1 Kings 21

Naboth's Vineyard


Now Naboth the Jezreelite had a vineyard in Jezreel (1 Kings 21:1).

Jezreel is located at the eastern end of the Jezreel Valley, where it meets the Harod Valley. The location is strategic, as it guards traffic moving along the Harod Valley, between the Jordan Valley and the Mediterranean coast. Jezreel is also located at the western end of Mount Gilboa, where Saul was killed by the Philistines (1 Sam 31). The place where Gideon had his men drink water, Ein Harod, is also nearby.

Ahab's House

Ahab came into his house sulking and displeased because of the word of Naboth the Jezreelite (1 Kings 21:4).

The location of Ahab’s house in this verse is unclear, and arguments have been made for locating it at Jezreel or Samaria (cf. 1 Kgs 20:43). Few remains at Jezreel have survived. Towers on four corners of the rectangular enclosure at Jezreel strengthened the site. Two on the eastern side were fully excavated, and evidence for one on the northwest corner has also been found. The towers are approximately 49 feet (15 m) square. These towers and fortification walls probably enclosed the king’s palace.

Writing Letters

So she wrote letters in Ahab’s name (1 Kings 21:8).

It is likely that Jezebel would have used a scribe to write the letters she wished to send, and the letters would almost certainly have been written on papyrus that had been imported from Egypt. This relief depicts two Assyrian scribes; the one at the back is writing on a papyrus roll, while the one in the foreground is writing on a wax tablet. This relief was photographed at the British Museum.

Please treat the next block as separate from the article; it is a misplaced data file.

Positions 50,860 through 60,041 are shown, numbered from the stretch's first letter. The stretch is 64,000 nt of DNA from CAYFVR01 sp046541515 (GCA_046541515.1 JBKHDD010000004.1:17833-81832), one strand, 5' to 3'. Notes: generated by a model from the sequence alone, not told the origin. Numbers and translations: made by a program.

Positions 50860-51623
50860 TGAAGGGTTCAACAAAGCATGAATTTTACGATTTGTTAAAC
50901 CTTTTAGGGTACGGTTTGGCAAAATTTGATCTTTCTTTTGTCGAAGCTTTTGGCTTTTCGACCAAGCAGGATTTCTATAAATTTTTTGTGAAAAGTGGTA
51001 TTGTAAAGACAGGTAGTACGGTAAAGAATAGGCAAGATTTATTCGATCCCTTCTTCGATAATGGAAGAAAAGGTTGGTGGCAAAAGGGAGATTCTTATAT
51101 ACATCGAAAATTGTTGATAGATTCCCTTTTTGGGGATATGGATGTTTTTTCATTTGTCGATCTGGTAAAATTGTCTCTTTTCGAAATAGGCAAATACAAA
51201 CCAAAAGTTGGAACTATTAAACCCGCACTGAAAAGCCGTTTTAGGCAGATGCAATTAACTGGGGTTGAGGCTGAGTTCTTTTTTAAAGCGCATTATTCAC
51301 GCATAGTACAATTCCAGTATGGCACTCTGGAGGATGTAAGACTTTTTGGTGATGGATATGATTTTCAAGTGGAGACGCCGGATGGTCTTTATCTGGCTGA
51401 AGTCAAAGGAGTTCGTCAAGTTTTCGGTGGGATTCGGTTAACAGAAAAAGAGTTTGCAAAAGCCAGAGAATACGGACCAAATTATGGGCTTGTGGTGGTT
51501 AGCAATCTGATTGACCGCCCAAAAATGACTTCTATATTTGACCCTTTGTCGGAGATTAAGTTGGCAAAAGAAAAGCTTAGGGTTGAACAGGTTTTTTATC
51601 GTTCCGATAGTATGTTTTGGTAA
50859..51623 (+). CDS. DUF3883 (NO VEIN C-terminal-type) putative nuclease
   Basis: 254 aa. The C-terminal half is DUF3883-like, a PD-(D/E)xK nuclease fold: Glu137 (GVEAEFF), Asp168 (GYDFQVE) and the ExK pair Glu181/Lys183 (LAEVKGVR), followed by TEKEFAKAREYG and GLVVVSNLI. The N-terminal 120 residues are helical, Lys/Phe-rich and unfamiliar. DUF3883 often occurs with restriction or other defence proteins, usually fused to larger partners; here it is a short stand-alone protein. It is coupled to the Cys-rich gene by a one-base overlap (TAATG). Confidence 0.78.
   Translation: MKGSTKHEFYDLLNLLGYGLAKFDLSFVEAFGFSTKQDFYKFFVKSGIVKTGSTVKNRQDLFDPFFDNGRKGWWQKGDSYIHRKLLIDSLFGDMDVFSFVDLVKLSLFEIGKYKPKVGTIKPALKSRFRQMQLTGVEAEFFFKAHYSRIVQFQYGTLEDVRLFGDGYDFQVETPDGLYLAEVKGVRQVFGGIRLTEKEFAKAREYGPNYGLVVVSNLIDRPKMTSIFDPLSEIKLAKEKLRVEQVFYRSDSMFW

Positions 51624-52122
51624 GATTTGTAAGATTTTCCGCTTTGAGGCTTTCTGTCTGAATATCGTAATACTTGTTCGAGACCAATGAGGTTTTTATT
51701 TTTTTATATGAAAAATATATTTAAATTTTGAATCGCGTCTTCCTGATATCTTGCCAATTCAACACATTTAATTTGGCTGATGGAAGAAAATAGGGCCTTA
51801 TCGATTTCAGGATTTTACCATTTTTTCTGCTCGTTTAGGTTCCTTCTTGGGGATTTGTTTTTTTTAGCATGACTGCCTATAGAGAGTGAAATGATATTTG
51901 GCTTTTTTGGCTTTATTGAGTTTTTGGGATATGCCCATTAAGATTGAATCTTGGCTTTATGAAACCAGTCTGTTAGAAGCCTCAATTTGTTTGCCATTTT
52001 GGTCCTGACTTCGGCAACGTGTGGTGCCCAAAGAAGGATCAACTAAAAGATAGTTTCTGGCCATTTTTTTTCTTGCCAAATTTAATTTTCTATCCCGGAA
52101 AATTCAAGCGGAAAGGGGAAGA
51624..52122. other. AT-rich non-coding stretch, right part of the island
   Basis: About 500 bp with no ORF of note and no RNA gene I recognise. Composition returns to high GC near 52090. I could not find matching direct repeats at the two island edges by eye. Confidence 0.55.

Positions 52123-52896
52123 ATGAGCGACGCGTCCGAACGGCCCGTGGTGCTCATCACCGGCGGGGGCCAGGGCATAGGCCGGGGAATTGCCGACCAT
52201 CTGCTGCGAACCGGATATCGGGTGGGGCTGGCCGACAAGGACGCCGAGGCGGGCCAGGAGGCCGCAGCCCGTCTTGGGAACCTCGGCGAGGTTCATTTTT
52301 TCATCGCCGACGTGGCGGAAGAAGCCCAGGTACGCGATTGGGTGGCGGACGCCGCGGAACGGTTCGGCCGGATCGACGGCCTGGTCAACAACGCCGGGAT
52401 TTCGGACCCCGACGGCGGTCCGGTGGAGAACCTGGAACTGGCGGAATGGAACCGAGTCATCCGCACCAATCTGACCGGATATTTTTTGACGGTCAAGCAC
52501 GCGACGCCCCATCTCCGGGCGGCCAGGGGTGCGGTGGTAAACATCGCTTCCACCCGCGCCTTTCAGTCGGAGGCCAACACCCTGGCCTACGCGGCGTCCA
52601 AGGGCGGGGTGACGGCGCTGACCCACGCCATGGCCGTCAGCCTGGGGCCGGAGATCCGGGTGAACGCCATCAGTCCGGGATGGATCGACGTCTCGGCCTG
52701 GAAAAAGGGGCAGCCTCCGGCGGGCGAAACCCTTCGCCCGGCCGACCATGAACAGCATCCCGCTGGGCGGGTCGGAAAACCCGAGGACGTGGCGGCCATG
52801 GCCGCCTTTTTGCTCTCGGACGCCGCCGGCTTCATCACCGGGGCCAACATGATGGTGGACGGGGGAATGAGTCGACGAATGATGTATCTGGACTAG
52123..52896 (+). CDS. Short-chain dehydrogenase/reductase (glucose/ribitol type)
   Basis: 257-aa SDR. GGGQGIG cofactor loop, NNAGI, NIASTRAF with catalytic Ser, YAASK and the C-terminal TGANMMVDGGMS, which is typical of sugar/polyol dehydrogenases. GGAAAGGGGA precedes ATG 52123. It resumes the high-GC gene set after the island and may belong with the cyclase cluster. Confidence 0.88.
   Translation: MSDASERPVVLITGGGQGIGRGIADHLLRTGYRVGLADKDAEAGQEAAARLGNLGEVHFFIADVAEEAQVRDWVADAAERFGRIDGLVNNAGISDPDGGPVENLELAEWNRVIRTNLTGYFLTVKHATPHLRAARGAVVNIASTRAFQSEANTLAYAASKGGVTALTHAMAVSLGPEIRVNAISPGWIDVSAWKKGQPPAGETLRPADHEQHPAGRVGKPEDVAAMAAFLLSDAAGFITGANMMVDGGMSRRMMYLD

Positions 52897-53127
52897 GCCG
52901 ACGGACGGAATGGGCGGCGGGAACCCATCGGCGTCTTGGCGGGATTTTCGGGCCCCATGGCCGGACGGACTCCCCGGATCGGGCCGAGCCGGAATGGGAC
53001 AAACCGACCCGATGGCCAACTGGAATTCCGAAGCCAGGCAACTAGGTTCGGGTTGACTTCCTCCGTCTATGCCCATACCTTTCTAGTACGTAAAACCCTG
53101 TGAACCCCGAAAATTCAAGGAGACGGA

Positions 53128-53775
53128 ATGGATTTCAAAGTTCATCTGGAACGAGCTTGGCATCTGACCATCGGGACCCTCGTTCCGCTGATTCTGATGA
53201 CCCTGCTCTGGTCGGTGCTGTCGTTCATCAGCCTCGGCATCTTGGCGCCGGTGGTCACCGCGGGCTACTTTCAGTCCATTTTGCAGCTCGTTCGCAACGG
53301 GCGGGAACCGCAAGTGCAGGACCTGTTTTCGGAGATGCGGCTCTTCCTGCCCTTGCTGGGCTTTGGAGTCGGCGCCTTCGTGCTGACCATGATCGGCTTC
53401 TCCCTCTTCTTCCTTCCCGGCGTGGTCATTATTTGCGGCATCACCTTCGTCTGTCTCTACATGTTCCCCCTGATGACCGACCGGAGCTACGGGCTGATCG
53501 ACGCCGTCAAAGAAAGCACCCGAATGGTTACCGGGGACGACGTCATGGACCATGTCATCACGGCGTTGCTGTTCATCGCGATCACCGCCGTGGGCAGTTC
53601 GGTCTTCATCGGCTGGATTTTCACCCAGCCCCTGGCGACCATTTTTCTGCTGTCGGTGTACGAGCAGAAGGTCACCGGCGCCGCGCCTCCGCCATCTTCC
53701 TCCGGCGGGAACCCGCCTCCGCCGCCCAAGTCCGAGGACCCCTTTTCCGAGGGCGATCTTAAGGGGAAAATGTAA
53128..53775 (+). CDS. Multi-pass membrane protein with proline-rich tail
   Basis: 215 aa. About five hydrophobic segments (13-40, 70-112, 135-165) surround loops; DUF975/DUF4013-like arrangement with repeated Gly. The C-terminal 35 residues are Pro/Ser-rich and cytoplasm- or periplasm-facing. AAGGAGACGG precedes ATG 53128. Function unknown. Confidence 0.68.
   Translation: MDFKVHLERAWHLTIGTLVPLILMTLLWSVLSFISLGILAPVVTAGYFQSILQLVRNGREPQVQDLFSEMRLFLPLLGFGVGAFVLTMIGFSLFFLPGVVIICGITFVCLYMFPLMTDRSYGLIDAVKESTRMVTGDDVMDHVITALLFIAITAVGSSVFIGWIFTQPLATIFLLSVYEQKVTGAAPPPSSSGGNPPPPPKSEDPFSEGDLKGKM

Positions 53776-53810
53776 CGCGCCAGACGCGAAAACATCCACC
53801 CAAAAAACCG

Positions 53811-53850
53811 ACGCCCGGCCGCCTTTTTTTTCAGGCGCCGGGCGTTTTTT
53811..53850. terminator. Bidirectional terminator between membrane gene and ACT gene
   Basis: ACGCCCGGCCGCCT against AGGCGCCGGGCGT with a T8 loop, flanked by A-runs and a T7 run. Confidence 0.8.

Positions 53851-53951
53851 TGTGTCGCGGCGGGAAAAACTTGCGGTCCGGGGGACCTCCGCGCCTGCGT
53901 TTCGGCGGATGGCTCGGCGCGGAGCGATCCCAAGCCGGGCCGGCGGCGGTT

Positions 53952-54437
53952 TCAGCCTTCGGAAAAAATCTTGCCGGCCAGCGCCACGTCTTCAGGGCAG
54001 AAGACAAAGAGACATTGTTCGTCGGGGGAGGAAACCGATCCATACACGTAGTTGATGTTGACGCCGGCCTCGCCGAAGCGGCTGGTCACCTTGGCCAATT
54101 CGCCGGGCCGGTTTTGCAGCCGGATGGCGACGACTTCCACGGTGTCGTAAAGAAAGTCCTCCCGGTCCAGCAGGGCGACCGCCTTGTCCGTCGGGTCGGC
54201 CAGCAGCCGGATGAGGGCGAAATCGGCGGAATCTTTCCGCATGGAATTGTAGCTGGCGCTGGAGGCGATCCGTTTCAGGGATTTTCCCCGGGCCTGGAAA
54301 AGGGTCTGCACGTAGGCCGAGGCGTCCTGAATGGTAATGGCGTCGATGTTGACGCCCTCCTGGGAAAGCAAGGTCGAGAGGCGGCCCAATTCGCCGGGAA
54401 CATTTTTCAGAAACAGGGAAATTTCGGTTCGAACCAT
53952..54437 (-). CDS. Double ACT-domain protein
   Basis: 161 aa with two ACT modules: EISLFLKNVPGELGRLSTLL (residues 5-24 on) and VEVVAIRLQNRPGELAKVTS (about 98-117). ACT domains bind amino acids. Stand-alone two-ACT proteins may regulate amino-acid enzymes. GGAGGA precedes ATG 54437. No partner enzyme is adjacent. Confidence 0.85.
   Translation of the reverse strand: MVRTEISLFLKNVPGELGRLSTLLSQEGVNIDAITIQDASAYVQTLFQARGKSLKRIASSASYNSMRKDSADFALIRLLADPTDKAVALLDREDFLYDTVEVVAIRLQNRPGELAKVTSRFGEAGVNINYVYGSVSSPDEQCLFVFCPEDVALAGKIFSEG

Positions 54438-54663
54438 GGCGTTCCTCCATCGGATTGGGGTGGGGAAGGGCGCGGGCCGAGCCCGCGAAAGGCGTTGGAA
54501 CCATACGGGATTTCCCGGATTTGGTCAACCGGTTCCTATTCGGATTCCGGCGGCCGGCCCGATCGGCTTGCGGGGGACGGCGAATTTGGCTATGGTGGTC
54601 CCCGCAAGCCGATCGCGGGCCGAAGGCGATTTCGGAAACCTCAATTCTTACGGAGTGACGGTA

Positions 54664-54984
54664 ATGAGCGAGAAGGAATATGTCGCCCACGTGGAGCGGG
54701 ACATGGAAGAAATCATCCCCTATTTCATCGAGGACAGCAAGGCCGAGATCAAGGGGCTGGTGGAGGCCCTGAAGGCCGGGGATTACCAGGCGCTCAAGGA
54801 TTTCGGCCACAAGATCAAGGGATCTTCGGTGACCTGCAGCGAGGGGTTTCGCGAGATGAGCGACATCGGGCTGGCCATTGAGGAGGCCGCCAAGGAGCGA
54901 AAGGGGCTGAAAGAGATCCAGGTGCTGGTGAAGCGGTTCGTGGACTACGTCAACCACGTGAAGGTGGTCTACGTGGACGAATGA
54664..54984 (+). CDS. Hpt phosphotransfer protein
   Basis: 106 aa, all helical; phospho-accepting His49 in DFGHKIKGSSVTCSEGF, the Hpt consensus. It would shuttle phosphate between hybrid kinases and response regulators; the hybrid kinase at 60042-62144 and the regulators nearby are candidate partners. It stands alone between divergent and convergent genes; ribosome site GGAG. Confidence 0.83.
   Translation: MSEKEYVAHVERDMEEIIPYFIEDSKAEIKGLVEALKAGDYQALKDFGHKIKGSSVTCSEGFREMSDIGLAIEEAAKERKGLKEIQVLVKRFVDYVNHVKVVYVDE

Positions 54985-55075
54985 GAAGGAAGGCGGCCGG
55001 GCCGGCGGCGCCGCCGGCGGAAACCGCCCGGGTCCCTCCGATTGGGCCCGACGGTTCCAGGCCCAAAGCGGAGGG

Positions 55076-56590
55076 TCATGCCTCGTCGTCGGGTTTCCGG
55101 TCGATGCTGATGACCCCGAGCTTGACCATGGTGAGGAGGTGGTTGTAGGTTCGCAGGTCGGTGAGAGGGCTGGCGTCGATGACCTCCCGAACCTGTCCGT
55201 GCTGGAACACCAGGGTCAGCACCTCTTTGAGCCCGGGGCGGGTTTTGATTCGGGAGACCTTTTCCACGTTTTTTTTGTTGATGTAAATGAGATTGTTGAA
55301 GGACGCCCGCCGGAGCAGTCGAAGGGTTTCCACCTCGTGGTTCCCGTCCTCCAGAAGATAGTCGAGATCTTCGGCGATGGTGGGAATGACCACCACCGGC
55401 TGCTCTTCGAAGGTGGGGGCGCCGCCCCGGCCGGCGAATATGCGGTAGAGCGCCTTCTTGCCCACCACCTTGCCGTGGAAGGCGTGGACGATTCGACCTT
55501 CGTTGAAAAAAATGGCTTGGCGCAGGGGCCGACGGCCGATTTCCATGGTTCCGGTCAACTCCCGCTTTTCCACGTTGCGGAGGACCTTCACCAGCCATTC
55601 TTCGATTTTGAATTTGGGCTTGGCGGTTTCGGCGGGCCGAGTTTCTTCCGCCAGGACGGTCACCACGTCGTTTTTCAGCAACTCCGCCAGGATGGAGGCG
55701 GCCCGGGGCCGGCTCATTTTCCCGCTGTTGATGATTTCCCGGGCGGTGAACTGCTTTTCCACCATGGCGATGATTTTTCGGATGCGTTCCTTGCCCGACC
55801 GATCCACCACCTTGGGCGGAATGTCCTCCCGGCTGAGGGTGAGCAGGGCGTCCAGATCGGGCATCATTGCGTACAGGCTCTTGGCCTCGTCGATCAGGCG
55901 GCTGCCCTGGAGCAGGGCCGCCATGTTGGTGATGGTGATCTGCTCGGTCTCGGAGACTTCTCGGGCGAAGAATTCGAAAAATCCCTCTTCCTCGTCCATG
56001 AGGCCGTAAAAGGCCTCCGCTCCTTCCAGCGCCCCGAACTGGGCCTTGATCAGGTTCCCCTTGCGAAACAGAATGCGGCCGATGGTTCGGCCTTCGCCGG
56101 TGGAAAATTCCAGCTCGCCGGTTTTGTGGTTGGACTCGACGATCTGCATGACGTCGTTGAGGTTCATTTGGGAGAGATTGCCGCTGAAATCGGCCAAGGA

“The dogs will eat Jezebel by the rampart of Jezreel” (1 Kings 21:23).

The rampart was part of the outer fortifications of a city, and it is often mentioned elsewhere in connection with the city wall (e.g., Isa 26:1; Nah 3:8; Lam 2:8; cf. 2 Sam 20:15). At Jezreel, the square area enclosed by the city walls were further buttressed by a large moat that was cut on three sides (unique in this period), and both interior and exterior ramparts strengthened the city walls. The moat is now filled with later debris.


When Ahab heard those words, he tore his clothes and put on sackcloth and fasted (1 Kings 21:27).

Sackcloth was rough fabric that was usually used to make sacks, not clothing. It is somewhat similar to modern burlap. It is also interesting that the Hebrew word is saq, a word that has been borrowed into the English language. Ancient fabrics are rarely preserved over thousands of years. This example of ancient sackcloth was photographed at the Egyptian Museum in Cairo.

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